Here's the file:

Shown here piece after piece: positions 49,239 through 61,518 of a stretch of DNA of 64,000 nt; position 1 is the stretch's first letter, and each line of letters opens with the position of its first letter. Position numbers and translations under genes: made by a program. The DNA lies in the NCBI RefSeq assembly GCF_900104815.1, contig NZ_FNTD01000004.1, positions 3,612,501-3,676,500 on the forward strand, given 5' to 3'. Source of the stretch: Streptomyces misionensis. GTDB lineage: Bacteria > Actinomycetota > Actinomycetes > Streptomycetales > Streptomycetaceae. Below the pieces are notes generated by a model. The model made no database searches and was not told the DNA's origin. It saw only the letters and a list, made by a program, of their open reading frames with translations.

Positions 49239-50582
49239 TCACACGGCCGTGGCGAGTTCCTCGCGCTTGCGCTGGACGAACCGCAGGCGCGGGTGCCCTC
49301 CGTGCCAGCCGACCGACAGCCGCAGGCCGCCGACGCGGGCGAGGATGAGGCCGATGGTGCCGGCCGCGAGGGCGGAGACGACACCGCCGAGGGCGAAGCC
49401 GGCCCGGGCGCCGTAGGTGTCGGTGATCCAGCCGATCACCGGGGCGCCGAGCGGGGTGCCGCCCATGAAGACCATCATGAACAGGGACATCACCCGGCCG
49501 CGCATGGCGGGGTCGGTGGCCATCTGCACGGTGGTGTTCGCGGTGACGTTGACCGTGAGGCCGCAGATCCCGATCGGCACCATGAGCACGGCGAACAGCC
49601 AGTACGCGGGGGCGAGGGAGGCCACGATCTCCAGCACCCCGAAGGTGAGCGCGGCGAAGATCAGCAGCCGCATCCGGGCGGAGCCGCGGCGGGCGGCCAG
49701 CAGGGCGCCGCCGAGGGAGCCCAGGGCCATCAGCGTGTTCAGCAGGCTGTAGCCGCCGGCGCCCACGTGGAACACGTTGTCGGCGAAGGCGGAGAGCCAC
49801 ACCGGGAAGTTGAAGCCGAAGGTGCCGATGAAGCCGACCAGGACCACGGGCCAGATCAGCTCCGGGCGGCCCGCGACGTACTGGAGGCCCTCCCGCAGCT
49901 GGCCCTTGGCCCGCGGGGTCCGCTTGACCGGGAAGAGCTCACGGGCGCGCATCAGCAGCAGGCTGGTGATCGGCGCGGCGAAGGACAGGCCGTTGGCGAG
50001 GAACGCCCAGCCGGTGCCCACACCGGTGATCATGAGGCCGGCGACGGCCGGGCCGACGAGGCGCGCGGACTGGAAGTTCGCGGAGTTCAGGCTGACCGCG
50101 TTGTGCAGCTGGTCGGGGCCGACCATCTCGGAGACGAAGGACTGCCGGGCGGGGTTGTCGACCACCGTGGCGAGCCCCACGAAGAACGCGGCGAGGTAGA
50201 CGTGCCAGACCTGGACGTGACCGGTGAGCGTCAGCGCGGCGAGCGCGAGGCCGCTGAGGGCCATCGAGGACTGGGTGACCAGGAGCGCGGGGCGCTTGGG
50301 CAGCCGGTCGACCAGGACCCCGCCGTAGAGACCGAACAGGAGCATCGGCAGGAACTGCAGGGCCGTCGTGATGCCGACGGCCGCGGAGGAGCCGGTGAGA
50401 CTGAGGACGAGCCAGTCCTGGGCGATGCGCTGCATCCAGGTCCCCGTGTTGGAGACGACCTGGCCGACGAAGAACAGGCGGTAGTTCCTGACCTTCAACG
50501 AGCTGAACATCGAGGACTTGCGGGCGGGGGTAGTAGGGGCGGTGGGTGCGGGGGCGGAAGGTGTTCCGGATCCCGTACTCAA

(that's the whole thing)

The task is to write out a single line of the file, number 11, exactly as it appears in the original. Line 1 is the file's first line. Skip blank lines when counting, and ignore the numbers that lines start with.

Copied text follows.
50001 GAACGCCCAGCCGGTGCCCACACCGGTGATCATGAGGCCGGCGACGGCCGGGCCGACGAGGCGCGCGGACTGGAAGTTCGCGGAGTTCAGGCTGACCGCG